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How To Reset Steering Assist Reduced

If you find yourself having to reset your steering assist on a regular basis, it might be time to check out your settings. In this blog article, we will outline the different settings you can adjust and how they can affect your driving experience. From steering feel to turning radius, read on to learn more about how to get your steering assist back in line.

What is Steering Assist Reduced?

In some cars, the steering assist can be reduced to allow for a lighter hand when turning. This is generally done in an effort to improve fuel economy. If you experience Reduced Steering Assist, there are a few things that you can do to restore functionality.

1) Check to see if your car has a service manual. If not, you can generally find information on how to do this by looking online or contacting your car’s manufacturer.

2) Try resetting the system by turning the ignition off and then back on and waiting 10-15 seconds.

3) If steps 1-2 don’t work, you may need to take your car in for service.

How to Reset Steering Assist Reduced

If you are experiencing reduced steering assist, there are a few things that you can do to restore functionality.

First, check the fluid level in the steering assist motor. If it is low, add fluid to the reservoir until the level reads 3/4 full.

Next, remove the fuse for the steering assist motor located near the battery. This should disable the motor and allow you to reset it by turning it on and off several times while holding down the reset button.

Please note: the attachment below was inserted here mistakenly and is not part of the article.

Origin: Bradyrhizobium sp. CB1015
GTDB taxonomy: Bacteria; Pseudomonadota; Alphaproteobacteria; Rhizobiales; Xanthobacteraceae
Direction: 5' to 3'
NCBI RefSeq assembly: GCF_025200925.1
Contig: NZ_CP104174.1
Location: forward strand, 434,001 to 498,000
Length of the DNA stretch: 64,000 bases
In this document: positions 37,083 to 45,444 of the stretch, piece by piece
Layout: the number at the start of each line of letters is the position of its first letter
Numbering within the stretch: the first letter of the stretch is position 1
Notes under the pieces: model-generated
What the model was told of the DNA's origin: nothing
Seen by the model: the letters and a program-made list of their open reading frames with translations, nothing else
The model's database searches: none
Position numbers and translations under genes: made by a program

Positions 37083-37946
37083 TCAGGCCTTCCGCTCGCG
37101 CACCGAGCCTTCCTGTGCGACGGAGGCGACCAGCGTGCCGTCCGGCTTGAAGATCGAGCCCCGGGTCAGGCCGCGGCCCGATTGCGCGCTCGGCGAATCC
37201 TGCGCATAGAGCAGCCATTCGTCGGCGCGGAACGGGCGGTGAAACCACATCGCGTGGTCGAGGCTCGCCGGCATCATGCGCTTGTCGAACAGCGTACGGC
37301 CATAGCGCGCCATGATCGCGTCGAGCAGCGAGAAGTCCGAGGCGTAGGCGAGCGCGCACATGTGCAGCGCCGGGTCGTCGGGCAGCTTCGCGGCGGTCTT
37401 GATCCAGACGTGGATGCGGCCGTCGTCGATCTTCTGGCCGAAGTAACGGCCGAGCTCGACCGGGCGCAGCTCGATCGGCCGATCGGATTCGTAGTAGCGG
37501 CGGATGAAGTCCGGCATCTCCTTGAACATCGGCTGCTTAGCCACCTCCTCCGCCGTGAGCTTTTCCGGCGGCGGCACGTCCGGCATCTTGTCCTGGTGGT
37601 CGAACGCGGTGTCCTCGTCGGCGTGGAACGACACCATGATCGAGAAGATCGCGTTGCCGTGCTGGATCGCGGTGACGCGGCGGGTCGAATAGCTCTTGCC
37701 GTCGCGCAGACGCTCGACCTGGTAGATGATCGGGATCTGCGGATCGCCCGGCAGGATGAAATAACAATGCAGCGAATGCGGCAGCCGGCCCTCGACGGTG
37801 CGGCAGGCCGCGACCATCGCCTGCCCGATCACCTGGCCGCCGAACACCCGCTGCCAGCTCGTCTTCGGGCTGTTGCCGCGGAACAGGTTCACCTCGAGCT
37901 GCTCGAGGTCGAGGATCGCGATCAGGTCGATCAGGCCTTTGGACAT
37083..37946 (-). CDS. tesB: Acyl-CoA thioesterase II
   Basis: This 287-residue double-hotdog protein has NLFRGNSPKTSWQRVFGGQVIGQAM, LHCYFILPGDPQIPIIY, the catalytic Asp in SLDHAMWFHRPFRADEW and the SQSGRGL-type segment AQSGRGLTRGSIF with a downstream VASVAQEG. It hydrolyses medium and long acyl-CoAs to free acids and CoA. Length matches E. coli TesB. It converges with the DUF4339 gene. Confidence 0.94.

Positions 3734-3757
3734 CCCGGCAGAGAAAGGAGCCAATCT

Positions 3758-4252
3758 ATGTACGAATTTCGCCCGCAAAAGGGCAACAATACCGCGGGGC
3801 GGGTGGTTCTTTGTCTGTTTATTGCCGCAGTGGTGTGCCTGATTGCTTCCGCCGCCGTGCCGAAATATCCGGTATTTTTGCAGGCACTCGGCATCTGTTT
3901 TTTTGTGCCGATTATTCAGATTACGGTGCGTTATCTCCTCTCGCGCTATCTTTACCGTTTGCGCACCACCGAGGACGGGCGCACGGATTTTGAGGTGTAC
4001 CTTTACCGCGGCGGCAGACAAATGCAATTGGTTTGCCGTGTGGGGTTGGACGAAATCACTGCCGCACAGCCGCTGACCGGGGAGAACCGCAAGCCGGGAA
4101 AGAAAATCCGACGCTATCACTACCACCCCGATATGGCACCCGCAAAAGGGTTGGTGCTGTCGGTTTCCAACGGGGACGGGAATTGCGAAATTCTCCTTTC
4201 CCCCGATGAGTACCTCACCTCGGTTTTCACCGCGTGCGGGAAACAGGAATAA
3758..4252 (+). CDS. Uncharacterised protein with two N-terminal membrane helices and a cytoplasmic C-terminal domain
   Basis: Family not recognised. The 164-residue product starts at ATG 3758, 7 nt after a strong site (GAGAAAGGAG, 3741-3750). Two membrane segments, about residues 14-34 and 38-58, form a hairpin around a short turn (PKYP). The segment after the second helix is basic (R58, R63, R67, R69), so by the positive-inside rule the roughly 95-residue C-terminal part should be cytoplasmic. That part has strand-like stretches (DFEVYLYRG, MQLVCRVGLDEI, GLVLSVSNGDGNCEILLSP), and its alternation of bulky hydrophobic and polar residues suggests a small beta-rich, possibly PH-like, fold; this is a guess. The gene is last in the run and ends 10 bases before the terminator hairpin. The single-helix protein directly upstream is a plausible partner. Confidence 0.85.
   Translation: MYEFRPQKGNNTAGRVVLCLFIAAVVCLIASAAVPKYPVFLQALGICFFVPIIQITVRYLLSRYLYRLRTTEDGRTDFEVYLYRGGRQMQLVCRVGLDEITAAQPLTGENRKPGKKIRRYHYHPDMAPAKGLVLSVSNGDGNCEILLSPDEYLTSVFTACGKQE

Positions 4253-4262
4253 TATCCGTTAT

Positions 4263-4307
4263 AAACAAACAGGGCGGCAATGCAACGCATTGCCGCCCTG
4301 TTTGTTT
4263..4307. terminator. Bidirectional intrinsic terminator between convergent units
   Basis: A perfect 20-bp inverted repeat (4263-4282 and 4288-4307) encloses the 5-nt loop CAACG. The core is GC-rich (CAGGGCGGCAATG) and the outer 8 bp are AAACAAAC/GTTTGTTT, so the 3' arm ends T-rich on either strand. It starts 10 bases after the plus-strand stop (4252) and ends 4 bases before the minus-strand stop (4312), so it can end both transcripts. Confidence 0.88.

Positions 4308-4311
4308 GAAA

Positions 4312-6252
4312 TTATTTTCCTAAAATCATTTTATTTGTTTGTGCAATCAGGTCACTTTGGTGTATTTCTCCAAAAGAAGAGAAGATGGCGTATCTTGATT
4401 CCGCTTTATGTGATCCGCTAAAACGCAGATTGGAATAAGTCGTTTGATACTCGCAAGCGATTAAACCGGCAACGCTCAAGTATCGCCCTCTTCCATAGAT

If these steps fail to restore functionality, you may need to replace your steering assist motor.

How Much does it Cost to Reset Steering Assist Reduced?

If you’re experiencing reduced steering assist, it’s time to reset the system. The cost to reset the steering assist system is around $200-$300, depending on your vehicle.

To reset the steering assist system:
1. Turn off the car and remove the key from the ignition.
2. Disconnect all of the negative battery cables.
3. Remove any obstructions from under the car, including the radio antennae and air conditioning compressor hoses.
4. Raise and support the car with a jack so that it’s level and free of obstacles above it.
5. Disconnect all of the black/yellow electrical connectors from underneath the car (you’ll see at least six in total). You can also disconnect some of these connectors near or above where you removed obstructions earlier (these are labeled “PERR” or “PWR”).
6. Locate and unhook one of two large black/gray wire chains connected to each side of the steering column control unit (the unit nearest to where you removed obstructions earlier). Undo this connection by pulling it towards you while simultaneously holding on to one end with a wrench or pliers so that it doesn’t fall out of its mountings – don’t yank on it!
7. Carefully lower the control unit out of its mountings by slowly pushing down on one corner while rotating it counterclockwise until it stops at an angle, then


If you’re experiencing reduced steering assist from your vehicle’s electronic stability system (ESC), there are a few things you can do to try and resolve the issue. First, make sure that your tires are properly inflated and in good condition. Second, check to see if any debris is blocking the sensors on your ESC. Finally, if all of those tests come back negative and the issue still persists, it may be time for a replacement of your ESC.